To suppose, for example, that a member of a church choir and bus driver suffered an accident days before a concert because a demon was going after the choir itself whereas God was necessarily behind the choir represents an impious presumption of human knowledge. Such a rationale strains even belief. For some reason, when the human brain enters a religious frame of mind, usual checks on inordinate reasoning/assumptions can go haywire without the mind detecting it. Assuming they cannot be wrong, interventionists may not realize the harm brought on the unemployed by efforts to block regulation that could reduce market volatility and even bring market-functioning closer to full employment.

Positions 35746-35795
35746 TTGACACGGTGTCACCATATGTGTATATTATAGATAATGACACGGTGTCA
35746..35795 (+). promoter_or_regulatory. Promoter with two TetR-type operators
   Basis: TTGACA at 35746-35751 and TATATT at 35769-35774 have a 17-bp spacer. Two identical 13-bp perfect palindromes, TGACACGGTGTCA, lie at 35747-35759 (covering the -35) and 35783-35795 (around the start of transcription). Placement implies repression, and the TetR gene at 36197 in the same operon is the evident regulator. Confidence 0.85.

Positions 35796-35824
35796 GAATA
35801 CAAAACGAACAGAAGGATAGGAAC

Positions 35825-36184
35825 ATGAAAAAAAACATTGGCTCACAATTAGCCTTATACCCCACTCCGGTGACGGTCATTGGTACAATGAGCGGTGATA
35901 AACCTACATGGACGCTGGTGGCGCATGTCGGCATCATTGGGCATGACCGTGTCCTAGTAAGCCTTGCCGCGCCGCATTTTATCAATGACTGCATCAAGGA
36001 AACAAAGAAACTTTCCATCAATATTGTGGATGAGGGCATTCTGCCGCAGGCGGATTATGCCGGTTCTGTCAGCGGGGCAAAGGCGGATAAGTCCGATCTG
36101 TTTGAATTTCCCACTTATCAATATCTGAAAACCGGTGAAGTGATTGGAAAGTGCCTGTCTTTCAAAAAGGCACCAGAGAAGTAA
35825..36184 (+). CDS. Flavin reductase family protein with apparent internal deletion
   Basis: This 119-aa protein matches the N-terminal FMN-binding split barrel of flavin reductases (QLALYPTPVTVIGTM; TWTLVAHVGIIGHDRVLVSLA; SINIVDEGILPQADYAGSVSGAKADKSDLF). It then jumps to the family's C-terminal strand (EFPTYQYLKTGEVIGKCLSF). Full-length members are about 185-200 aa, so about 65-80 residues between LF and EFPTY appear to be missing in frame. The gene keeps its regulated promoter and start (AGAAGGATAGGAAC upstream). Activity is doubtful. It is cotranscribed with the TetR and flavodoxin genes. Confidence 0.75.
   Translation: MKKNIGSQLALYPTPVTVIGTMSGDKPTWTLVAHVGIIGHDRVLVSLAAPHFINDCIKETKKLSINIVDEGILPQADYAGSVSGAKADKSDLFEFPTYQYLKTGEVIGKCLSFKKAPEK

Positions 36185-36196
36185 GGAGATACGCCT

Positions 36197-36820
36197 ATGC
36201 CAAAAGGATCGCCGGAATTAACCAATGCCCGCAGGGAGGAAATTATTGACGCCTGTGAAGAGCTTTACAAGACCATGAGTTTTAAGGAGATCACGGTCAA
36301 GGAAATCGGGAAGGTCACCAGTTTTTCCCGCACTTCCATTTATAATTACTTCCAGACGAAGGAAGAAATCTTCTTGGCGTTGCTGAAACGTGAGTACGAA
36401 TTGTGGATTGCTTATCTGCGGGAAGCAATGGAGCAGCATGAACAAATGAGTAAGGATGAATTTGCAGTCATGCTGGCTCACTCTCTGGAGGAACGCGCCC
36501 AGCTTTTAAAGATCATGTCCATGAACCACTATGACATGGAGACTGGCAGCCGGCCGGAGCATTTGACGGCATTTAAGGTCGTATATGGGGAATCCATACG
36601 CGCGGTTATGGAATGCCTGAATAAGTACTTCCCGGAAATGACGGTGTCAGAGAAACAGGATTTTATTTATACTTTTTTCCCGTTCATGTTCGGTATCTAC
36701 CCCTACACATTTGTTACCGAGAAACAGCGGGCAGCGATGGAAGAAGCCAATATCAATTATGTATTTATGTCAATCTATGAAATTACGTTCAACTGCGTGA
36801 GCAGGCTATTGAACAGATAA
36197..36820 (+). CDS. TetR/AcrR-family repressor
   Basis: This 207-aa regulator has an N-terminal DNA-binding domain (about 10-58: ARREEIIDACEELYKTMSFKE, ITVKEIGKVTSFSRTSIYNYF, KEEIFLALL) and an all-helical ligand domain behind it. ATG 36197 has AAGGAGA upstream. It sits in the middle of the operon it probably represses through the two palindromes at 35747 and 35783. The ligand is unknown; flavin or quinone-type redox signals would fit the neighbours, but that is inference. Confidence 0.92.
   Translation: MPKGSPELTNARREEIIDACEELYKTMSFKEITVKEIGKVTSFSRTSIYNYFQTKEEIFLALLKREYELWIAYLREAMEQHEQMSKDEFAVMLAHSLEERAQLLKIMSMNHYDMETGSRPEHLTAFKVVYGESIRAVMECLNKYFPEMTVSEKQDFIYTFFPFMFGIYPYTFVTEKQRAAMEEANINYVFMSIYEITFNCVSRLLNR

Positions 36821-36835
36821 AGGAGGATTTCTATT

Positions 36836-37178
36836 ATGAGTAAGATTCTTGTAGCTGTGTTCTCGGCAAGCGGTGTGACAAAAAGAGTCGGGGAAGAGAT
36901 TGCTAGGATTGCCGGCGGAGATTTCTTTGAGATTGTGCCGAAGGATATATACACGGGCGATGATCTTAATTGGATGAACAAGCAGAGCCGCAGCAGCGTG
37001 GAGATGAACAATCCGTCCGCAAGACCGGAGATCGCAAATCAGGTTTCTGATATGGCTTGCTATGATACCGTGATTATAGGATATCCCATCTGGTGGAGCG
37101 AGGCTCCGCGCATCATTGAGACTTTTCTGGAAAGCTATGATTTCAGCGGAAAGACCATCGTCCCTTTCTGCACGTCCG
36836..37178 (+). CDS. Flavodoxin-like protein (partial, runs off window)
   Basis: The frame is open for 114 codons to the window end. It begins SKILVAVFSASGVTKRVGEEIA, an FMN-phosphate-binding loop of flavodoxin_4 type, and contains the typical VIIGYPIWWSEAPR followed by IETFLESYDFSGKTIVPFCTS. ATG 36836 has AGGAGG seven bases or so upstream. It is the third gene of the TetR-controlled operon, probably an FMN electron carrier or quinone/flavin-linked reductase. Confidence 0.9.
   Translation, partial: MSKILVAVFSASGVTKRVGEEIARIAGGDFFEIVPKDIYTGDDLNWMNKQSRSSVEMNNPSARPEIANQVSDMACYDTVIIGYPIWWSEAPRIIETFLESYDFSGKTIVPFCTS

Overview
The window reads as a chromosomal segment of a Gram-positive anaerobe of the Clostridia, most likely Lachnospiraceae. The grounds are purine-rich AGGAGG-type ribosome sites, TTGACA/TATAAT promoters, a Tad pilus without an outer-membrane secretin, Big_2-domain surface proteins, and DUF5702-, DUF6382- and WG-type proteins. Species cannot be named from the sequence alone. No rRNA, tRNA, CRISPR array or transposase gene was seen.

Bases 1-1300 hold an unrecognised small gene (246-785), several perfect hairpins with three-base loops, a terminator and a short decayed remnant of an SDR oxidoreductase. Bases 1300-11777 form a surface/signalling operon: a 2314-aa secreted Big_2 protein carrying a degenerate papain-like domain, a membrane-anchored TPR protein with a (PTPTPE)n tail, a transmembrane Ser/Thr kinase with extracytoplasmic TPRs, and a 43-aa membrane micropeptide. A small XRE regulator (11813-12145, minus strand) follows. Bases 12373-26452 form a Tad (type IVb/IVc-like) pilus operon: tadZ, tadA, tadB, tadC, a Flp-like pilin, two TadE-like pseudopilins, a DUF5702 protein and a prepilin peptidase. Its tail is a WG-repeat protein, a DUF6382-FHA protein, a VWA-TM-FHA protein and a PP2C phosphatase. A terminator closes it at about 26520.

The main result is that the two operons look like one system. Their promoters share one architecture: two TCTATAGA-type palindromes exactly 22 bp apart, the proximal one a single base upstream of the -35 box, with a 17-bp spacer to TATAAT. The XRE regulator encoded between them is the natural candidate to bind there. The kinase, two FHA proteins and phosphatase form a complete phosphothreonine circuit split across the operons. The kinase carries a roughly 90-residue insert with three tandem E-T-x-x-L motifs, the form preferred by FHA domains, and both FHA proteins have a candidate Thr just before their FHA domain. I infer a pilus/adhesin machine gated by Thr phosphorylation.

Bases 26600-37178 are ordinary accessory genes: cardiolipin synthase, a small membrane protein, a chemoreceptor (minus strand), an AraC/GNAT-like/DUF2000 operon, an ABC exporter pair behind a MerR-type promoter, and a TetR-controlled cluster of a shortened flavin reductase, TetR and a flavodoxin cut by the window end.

Moreover, the confluence of the “interventionist” theological belief and a political/economic ideology is a red flag that self-idolatry is in the mix, or perhaps even the determining force, because ideology is human, all too human. Activist religious groups such as Unitarian-Universalists, Congregationalists, and Quakers, for instance, are at risk for placing particular political, economic, or social ideologies at the forefront in distinctly religious terms. One Unitarian minister once told me that certain social structures are sacred. I replied that as such structures are human artifacts, the appellation of sacred effectively divinizes us, hence is self-idolatry. In other words, faith itself can come to be identified with a particular economic structure--one in which economic inequality does not exist, which may be utopian. The minister was not amused, and I'm sure he believed that he could not be wrong about his belief being salubrious in religious terms. The same can apply to political and economic conservatives who assume their opposition to government regulation has a divine foundation. Most (81%) political conservatives said in the survey that tone ultimate truth exists in the world. The question is perhaps whether they believe that they know that truth and furthermore cannot be wrong about it.